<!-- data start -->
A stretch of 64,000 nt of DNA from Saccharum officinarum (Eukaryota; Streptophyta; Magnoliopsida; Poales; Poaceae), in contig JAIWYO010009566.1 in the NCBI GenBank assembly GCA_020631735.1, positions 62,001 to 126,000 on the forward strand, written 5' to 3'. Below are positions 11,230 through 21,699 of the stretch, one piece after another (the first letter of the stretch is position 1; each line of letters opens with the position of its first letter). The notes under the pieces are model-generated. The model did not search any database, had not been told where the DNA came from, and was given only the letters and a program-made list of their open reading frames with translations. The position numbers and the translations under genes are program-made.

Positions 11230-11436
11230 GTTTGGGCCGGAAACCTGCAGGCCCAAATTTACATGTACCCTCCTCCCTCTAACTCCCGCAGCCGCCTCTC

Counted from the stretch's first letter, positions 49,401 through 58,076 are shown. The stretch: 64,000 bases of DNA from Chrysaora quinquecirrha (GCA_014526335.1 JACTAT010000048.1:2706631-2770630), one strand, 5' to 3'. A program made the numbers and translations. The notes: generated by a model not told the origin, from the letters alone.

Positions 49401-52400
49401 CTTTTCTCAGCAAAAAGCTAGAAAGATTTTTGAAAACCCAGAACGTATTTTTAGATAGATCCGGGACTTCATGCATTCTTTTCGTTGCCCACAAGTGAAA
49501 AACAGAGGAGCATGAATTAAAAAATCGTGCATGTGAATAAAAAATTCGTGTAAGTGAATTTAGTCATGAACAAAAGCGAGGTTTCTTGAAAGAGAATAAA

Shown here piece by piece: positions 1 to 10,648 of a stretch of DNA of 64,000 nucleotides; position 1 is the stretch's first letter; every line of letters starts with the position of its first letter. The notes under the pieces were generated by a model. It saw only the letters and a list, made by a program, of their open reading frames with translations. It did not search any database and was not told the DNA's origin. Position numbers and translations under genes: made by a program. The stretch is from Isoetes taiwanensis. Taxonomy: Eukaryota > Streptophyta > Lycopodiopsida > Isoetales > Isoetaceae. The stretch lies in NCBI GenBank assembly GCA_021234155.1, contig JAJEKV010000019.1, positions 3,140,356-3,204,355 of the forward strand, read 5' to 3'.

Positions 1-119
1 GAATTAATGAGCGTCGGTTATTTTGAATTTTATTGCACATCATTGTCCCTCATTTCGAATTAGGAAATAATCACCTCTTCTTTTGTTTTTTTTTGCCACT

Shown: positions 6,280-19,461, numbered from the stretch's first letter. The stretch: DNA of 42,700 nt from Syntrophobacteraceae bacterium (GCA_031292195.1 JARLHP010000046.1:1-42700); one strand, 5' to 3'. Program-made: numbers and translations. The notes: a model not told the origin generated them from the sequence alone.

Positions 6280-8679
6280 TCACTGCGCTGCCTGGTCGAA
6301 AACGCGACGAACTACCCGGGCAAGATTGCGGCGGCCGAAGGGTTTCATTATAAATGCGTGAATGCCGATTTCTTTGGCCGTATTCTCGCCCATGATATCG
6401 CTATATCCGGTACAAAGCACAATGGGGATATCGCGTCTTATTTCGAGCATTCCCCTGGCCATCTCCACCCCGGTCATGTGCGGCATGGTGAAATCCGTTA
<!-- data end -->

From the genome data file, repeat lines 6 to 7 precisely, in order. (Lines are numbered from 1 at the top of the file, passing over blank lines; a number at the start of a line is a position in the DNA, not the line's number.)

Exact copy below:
49401 CTTTTCTCAGCAAAAAGCTAGAAAGATTTTTGAAAACCCAGAACGTATTTTTAGATAGATCCGGGACTTCATGCATTCTTTTCGTTGCCCACAAGTGAAA
49501 AACAGAGGAGCATGAATTAAAAAATCGTGCATGTGAATAAAAAATTCGTGTAAGTGAATTTAGTCATGAACAAAAGCGAGGTTTCTTGAAAGAGAATAAA